NSF and the Omar Dengo Foundation Bring WV Trainers and Costa Rican Teachers Together
Forty Costa Rican educators and four West Virginia Trainers participated in a four-day Introduction to GLOBE's Atmosphere, Hydrology, and GIS protocols near Cartago, Costa Rica, on 16-19 April 2008. The event was sponsored locally by the Omar Dengo Foundation (ODF) which coordinates GLOBE in Costa Rica and the Integrated Design for Geoscience Education (IDGE) program funded by a grant from the National Science Foundation (NSF).
The IDGE Program is run through Marshall University in partnership with Fairmont State and the NASA IV&V Facility Educator Resource Center in West Virginia, USA. The goal of the program is to increase scientific knowledge, to teach the skills necessary for post-secondary education in the sciences, and to promote careers in geoscience among minority, under-privileged, and first-generation college graduates currently underrepresented in geoscience fields. Each summer, IDGE runs a 6-week Introduction to Environmental Inquiry course with students participating in the Marshall University Upward Bound program (UB), which specifically targets underrepresented students and mentors them to achieve a post-secondary education. Environmental Inquiry uses GLOBE protocols and learning activities to integrate student technology tools and data collection in the creation of student-designed research projects. Highly interested and motivated UB students who complete the introductory course will be selected to participate in an advanced program:
International Environmental Inquiry. This course builds on the students' prior knowledge of environmental protocols and provides them with training on and access to scientific probeware and Geographic Information System (GIS), enabling them to increase the quantity and quality of their measurements significantly by providing a means of comparing and analyzing geo-spatial data. Additionally, advanced students collaborate with GLOBE students from Costa Rica who will be using the same equipment. The culmination of this project will be an educational expedition during which selected UB students and facilitators will travel to Costa Rica, with the Holbrook Travel's education program, in order to complete ecological field studies. IDGE Principal Investigator Dr. Cartwright explained, "This expedition will allow students in both West Virginia and Costa Rica to gain first-hand knowledge of vastly different environmental parameters and to realize the international responsibility that we have as scientists and citizens of our planet."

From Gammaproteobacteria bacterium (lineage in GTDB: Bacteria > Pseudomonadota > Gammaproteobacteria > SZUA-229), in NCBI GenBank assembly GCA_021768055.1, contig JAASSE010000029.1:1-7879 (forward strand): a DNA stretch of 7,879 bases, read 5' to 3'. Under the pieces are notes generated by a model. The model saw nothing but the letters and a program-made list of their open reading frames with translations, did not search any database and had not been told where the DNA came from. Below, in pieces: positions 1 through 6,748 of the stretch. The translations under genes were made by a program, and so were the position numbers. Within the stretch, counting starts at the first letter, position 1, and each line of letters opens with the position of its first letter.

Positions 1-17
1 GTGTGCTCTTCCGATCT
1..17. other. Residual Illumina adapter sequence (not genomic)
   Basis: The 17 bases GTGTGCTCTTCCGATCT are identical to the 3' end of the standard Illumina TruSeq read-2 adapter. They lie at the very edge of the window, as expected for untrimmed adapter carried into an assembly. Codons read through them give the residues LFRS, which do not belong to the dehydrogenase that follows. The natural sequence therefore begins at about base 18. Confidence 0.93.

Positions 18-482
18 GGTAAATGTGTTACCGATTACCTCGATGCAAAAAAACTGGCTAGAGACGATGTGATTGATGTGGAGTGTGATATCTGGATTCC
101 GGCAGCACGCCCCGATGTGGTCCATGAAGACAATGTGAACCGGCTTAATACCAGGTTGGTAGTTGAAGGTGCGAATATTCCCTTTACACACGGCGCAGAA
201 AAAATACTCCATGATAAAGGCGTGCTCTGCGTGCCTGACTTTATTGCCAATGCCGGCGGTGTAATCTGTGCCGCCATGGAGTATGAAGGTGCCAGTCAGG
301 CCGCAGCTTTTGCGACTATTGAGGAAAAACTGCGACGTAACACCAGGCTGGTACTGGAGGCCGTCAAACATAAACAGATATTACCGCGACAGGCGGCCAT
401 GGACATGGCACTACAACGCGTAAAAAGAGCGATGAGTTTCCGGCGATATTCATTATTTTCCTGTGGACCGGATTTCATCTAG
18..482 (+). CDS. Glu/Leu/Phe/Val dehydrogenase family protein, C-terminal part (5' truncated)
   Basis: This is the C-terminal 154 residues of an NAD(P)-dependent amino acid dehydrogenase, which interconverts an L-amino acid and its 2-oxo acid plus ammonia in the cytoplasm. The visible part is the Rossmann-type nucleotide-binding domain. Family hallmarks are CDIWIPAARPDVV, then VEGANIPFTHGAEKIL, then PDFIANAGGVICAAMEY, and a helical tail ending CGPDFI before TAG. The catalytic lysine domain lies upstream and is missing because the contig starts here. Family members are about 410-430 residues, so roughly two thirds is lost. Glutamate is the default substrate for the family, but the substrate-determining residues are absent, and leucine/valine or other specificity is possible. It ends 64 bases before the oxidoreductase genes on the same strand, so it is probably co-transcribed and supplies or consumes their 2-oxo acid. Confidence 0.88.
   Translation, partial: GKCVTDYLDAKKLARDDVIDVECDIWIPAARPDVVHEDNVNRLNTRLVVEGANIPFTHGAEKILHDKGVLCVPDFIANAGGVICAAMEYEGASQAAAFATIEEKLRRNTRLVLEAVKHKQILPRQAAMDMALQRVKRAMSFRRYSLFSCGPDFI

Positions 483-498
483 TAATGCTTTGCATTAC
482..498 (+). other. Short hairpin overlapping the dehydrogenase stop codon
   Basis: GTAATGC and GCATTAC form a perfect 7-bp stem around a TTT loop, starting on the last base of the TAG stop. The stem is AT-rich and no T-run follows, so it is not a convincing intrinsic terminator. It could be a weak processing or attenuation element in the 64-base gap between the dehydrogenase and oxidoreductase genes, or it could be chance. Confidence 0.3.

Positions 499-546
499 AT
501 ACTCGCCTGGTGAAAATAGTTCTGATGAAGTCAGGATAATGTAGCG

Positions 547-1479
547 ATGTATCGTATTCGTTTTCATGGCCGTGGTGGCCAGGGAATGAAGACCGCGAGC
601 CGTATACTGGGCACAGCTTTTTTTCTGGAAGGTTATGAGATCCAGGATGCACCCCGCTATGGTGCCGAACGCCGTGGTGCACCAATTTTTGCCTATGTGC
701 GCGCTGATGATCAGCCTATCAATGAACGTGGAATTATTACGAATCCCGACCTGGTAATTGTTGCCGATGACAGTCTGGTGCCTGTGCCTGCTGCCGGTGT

The workshop was led by WV IDGE facilitators Dr. Tina Cartwright (IDGE PI), Dr. Deb Hemler, Dr. Harold Blanco, and Mr. Todd Ensign on the same tools to be used by the UB students completing the International Environmental Inquiry course this summer. In addition to organizing all aspects of the GLOBE training, Melania Brenes of ODF also coordinated sessions presented by local scientists Oscar Brenes and Ximena Miranda, former Country Coodinator of GLOBE in Costa Rica, on the use of macro invertebrates to indicate stream health.
The teachers learned how to measure atmospheric and hydrology protocols along with how to calibrate and use Pasco probeware in the field and how to analyze data using My World GIS. The goal of the workshop was to ensure that collaboration and data sharing between GLOBE students in both countries would be consistent, comparable, and relevant. Pairs of Costa Rican teachers from 16 unique schools participated in the workshop alongside 8 regional advisors who will follow the program to ensure its successful implementation. GLOBE teacher María Auxiliadora Portuguez Campos expressed the sentiments of both teachers and trainers, "For my school, my students and I, it would be an honor to be able to share GLOBE data with you when you come to Costa Rica. . . and for our students in GLOBE to share with yours. Thank you for everything and I feel that I already have a new friend in West Virginia." While we may speak different languages and live in different countries, we all communicate concern and value for our planet through GLOBE.
5 June 2008